On Fridays, I write about financial issues that affect Canadian Full-Time Rvers.
Having an RV is like owning a house: things break and wear down. Even the best RV comes to an age when things start to fail one after the other. It can become tempting to over-exaggerate these routine costs and use them to justify purchasing a new rig.
Even if over the course of a year the water heater needs a new circuit board, the furnace motor burns out, the converter stops working, and the fridge quits, the total cost of replacement parts will be much less than the cost of a new rig.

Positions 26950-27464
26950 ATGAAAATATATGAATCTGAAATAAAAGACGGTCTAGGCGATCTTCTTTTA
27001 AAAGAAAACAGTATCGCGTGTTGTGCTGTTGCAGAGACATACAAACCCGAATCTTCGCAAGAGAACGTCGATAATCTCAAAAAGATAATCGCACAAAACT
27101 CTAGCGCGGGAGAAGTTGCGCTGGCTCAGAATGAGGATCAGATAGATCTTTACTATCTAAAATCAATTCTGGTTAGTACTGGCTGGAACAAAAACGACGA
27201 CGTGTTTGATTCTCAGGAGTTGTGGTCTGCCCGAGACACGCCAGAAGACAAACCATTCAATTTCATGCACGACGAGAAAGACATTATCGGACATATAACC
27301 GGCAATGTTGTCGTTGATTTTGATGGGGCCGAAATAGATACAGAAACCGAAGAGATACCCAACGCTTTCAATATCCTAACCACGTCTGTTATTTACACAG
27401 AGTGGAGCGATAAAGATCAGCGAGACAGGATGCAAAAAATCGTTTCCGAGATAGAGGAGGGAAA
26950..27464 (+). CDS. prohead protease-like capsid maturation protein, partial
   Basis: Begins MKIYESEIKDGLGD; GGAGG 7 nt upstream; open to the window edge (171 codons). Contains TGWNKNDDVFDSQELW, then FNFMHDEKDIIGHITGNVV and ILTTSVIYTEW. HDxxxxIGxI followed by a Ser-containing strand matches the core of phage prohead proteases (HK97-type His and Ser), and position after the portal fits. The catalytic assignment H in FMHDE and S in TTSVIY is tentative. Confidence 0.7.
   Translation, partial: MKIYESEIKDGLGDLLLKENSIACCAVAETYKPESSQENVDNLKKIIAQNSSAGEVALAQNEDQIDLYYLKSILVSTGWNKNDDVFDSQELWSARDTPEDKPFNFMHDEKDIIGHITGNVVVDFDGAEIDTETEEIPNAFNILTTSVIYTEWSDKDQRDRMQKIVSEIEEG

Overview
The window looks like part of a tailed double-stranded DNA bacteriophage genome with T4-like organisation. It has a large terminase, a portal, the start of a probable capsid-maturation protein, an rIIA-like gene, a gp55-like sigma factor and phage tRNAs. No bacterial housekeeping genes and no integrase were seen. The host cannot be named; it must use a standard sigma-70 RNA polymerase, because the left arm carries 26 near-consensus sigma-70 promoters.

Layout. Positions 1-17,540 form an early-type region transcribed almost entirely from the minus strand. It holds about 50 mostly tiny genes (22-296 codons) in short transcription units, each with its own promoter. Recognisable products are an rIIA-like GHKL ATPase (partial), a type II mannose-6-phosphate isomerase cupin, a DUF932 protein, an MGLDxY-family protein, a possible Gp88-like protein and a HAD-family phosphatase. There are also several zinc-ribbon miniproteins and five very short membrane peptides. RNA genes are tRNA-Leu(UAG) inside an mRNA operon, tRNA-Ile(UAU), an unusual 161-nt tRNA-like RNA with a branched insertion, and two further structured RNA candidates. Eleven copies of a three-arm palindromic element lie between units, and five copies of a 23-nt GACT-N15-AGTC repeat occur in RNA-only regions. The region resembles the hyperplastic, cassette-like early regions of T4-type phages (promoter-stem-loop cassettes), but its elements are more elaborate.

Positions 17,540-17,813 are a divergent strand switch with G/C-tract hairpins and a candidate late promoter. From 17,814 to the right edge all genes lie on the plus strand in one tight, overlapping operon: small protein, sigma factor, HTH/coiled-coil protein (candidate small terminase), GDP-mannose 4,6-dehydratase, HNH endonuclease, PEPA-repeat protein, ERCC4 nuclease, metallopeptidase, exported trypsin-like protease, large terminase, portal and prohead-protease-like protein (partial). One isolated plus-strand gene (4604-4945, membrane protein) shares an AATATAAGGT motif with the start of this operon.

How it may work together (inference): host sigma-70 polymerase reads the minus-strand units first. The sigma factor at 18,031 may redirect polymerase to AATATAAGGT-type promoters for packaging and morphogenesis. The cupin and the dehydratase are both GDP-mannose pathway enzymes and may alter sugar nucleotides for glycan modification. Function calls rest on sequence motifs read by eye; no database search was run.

Structural issues, such as rotted out floors or walls, might also be more cost effective to repair, depending on the spread of the damage and whether there is any mould present.
When crunching the numbers, look at the cost of replacing the current rig with a comparable new one. Keep in mind that new RVs are not without trouble and that newness does not guarantee a rig won’t be a lemon. Then, calculate the cost of routine repairs, some upgrades, and a couple of emergencies over ten years. Chances are keeping the old, well broken-in, RV will be more cost-effective.Share on Facebook